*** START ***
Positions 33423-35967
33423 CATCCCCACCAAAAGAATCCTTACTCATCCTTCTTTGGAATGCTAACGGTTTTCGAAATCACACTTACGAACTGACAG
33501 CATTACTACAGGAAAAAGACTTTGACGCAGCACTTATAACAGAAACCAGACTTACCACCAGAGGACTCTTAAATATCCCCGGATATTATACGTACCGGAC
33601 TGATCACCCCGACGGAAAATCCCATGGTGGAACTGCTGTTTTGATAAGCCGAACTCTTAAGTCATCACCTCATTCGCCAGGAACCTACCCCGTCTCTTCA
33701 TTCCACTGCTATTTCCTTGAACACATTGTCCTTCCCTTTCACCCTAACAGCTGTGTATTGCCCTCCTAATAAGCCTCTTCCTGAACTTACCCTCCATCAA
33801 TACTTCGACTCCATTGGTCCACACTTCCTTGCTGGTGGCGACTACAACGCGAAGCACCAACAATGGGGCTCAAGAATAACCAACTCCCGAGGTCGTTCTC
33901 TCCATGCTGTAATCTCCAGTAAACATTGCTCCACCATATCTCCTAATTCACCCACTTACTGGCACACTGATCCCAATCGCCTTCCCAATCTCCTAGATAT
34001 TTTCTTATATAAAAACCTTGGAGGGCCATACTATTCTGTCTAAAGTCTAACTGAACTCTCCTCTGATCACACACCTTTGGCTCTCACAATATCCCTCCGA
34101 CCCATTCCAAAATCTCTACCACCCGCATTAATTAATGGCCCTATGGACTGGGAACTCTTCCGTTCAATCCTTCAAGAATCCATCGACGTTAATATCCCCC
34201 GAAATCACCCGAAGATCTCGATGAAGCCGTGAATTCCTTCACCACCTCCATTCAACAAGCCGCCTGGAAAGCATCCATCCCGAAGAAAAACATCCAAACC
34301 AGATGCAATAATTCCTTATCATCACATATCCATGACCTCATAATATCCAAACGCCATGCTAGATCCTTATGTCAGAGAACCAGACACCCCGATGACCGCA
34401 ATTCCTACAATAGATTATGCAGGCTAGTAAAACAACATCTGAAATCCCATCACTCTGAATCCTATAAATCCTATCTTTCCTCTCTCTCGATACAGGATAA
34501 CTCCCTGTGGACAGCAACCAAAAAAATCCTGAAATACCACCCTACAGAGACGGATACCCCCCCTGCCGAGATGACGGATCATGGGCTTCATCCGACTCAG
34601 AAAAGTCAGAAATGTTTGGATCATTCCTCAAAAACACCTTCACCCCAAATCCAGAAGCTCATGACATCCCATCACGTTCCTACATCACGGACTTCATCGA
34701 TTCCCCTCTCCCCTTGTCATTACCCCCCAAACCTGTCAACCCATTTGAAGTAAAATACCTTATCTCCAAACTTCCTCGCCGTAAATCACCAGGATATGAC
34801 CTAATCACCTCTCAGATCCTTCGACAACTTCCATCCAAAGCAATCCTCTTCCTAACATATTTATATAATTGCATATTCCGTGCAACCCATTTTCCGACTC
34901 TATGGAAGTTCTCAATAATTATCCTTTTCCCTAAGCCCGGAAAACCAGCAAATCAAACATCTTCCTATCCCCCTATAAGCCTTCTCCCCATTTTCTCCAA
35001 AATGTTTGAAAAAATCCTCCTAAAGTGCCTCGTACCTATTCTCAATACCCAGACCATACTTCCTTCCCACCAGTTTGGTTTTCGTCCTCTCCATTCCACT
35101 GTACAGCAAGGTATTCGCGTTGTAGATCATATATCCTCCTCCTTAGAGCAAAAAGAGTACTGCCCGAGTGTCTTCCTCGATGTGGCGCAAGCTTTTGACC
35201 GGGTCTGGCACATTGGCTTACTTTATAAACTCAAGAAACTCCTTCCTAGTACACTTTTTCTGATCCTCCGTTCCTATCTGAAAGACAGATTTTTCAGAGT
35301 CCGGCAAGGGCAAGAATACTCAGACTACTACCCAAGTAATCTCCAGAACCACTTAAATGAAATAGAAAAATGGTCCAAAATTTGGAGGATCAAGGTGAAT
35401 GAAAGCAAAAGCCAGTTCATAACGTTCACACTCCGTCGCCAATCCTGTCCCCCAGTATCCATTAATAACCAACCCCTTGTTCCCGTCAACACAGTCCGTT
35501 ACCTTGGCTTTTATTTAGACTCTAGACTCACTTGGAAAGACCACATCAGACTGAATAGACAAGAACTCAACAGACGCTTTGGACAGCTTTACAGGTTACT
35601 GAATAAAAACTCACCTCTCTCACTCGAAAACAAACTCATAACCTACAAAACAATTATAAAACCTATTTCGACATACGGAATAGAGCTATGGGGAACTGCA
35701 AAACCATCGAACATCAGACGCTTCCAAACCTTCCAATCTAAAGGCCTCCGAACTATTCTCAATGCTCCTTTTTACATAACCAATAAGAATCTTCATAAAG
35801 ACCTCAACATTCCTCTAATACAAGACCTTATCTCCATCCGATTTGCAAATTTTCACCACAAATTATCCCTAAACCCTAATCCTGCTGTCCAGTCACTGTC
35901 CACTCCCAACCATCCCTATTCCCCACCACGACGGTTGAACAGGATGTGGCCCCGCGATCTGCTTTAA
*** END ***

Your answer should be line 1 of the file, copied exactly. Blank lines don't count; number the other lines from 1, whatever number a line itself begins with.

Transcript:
Positions 33423-35967